The privatization of war...
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Quel est le métier le plus dangereux dans les forces USA/OTAN en Afghanistan ?
The embassy is the largest US mission in the world and will cost nearly $4bn to operate [EPA] Baghdad, Iraq - It is a multi-million dollar programme which Iraqi officials have said they do not need, a US watchdog has called a "bottomless pit", and the US embassy here considers a key part of its relationship with post-occupation Iraq. The State Department will spend nearly $1bn in 2012 on a police training programme, the largest operation at the sprawling US embassy here. Dozens of former US police officers have been hired to teach their Iraqi counterparts about arrests and investigations, DNA evidence, and basic managerial tasks. Their resumes are impressive, most with decades of experience in domestic and international law enforcement.
Every time a Blackwater centurion discharged his weapon in Iraq, the company filed a written report with the U.S. State Department. Blackwater shot Iraq to shit. Here are the reports. Blackwater, the private mercenary firm that became synonymous with Bush-era war profiteering and reckless combat-tourism, announced yesterday that it has changed its name to Academi (after a previous incarnation as Xe Services) in a bid to distance itself from its history of wanton lawlessness. We've obtained a 4,500-page record of that history in the form of State Department incident reports documenting every time a Blackwater guard shot at an Iraqi between 2005 and 2007.
Following a legal complaint made by Erinys International Limited, the Guardian agreed to publish this statement from the firm concerning this article: Erinys Iraq Ltd had a contract with the US Army Corps of Engineers from 2003 to 2007. That contract obliged Erinys to follow the Rules for Use of Force ("RUF") and Rules for Escalation of Force ("EOF") as laid down in US Army Regulations 19014 on the "Carrying of Firearms and Use of Force for Law Enforcement and Security Duties", as issued in March 1993. These rules prohibit warning shots and shots that might endanger bystanders. All shots must be aimed shots and must only be fired in self-defence. All Erinys staff were issued with a summary of these rules and were given regular training on them.
McClatchy reports from Baghdad that Iraqi eyewitnesses maintain that Blackwater security guards fired at civilians without provocation on Sunday, in contrast to the company’s own story about the incident. Probably they were firing at a car that neglected to stop when told to, or neglected to stop fast enough. Since such vehicles might be driven by suicide bombers, American military and civilian security forces have often opened fire on innocent Iraqis who just did not hear or did not understand the command to halt their vehicles, or who panicked and sped up. The offending car in this instance had a family of three in it, including a toddler who ended up being melted to his mother’s body in the resulting conflagration.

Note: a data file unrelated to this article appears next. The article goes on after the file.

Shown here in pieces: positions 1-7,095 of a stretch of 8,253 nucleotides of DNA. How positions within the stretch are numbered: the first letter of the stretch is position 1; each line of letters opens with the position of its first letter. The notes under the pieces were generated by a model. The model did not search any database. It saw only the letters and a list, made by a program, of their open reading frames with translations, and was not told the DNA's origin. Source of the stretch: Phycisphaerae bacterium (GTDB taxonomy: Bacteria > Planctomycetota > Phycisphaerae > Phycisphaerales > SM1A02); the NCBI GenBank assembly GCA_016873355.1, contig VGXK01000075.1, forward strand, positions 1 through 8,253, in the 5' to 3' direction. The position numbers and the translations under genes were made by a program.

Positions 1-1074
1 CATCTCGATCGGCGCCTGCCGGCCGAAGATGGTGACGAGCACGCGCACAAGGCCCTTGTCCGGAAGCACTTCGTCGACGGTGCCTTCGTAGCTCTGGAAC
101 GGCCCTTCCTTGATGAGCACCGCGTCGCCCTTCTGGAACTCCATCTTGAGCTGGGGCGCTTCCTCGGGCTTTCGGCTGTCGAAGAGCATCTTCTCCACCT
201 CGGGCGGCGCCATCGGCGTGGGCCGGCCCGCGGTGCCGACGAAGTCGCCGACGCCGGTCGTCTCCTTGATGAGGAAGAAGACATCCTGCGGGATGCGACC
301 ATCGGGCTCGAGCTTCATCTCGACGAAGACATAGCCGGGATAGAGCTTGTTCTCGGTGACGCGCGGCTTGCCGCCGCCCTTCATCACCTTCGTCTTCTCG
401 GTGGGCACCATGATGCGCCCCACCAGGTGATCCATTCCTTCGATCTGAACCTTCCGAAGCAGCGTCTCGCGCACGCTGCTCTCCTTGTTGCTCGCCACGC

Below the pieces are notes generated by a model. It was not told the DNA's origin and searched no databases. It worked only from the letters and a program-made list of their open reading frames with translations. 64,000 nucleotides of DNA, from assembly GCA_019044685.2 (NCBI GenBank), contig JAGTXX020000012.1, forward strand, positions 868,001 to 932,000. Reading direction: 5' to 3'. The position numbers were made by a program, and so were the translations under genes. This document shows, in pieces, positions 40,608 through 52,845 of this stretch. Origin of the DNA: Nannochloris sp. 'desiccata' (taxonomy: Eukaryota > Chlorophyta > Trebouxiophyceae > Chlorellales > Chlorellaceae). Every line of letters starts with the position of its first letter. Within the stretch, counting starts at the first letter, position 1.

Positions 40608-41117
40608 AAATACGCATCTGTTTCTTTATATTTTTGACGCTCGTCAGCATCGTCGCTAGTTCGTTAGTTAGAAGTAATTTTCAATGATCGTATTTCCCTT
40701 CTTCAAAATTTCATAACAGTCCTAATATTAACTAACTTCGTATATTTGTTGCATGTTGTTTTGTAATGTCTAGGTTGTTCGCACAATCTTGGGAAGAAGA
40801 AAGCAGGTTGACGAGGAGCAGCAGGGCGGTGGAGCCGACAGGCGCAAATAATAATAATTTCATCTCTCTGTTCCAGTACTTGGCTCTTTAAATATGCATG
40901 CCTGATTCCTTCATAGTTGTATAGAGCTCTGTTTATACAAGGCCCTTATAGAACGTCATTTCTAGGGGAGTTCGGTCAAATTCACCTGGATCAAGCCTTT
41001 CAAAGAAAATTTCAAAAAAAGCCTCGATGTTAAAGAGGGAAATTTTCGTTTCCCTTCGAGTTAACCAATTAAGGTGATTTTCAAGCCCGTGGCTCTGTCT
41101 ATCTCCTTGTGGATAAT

Much has been said on the narrow field of mercenaries, but less has been researched on the context in which this phenomenon occurs. It is to address the broader spectrum of this complex problem that the Institute for Security Studies and the Canadian Council for International Peace and Security undertook a collaborative project over more than eighteen months that has now culminated in the publication of this book. It aims to contribute to an understanding of the trend towards the privatisation of security—and even of war—in Africa within its wider context. The book first deals with globalisation and the growth of the private security industry in Africa (Peter Lock); the crisis in external response (Mark Malan); and the collapse of the African state (Richard Cornwell).
Private corporations have penetrated western warfare so deeply that they are now the second biggest contributor to coalition forces in Iraq after the Pentagon, a Guardian investigation has established. While the official coalition figures list the British as the second largest contingent with around 9,900 troops, they are narrowly outnumbered by the 10,000 private military contractors now on the ground. The investigation has also discovered that the proportion of contracted security personnel in the firing line is 10 times greater than during the first Gulf war. In 1991, for every private contractor, there were about 100 servicemen and women; now there are 10. The private sector is so firmly embedded in combat, occupation and peacekeeping duties that the phenomenon may have reached the point of no return: the US military would struggle to wage war without it.
As U.S. military deaths and injuries from roadside bombs escalated after the invasion of Iraq, the Pentagon rushed to find solutions.
The rush to war in the months following the terrorist attacks of 9/11 created an urgency in the Pentagon, not just for military operations but also for contracting.